MySQL InnoDB not row level locking for all queries

One misconception people have about MyISAM and InnoDB is InnoDB use row level locking and MyISAM use table level locking. It's true that MyIASM has no support row level locking, but InnoDB only support row level locking in particular circumstances.

InnoDB uses Record locks for row level locking, which means it set locks on index record. Only when the query using index, the row level locks are used. Otherwise, the whole table is locked.

This is different from the row lock in Oracle, in Oracle the lock is set on data block of the row.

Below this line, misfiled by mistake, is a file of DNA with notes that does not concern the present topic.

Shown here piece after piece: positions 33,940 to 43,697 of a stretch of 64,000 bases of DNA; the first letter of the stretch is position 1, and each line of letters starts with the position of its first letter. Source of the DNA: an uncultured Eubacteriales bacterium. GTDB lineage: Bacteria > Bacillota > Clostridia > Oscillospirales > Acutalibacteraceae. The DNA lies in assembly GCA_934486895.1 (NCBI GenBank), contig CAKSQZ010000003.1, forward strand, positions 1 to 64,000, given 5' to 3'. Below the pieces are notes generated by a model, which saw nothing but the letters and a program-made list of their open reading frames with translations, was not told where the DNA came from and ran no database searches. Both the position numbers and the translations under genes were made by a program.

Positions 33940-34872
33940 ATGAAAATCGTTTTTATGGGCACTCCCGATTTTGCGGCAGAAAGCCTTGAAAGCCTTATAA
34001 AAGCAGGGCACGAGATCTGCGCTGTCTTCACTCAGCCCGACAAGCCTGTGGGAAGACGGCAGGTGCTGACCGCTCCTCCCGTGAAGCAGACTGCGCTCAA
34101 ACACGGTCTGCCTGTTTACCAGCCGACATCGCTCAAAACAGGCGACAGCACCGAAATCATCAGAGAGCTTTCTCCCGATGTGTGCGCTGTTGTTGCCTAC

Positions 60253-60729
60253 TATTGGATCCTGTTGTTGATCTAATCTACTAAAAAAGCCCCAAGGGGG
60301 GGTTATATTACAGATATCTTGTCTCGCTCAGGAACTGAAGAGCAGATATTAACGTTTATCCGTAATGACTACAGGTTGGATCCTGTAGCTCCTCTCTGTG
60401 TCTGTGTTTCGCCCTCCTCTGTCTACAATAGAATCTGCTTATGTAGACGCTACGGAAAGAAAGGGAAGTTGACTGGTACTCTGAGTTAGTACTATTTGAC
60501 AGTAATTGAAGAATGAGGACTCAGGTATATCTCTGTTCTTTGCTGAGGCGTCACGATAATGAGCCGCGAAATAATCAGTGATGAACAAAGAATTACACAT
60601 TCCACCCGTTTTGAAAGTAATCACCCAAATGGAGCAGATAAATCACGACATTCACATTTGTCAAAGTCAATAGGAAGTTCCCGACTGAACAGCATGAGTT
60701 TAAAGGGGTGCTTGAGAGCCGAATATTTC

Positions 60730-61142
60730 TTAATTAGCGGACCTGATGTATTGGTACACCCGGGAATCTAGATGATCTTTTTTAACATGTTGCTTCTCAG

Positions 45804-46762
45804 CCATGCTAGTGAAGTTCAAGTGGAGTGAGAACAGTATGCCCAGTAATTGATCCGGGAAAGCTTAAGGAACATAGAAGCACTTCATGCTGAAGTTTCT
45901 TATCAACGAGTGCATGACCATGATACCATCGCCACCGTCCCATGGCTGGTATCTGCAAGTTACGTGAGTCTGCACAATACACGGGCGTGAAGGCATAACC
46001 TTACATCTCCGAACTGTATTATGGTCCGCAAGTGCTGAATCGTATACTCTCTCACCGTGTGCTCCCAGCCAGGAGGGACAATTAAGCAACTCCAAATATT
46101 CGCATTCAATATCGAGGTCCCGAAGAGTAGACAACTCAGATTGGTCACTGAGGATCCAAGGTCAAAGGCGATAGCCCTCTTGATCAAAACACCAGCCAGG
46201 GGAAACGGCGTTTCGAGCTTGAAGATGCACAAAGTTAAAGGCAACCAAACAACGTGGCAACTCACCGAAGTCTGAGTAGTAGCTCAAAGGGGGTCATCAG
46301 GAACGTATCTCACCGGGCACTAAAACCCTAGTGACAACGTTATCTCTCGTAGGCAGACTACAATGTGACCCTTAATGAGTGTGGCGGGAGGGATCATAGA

To illustrate this, I created an example. Let's create an InnoDB table without index defined and start two sessions(you can open two command windows), in first session we start a transaction and update a row without commit, then in the second session we try to update another row, since the whole table is locked, the second session will wait.

Create an InnoDB table and insert two rows

CREATE TABLE testtable (
  id INT ,
  username VARCHAR(100) 
) engine=innodb;
INSERT INTO testtable VALUES(1, 'hello');
INSERT INTO testtable VALUES(2, 'world');

In first session , execute

UPDATE testtable SET username = 'foo' WHERE id = 1;

And go to second session execute

UPDATE testtable SET username = 'foo' WHERE id = 2;

We can see the second session hangs until the timeout.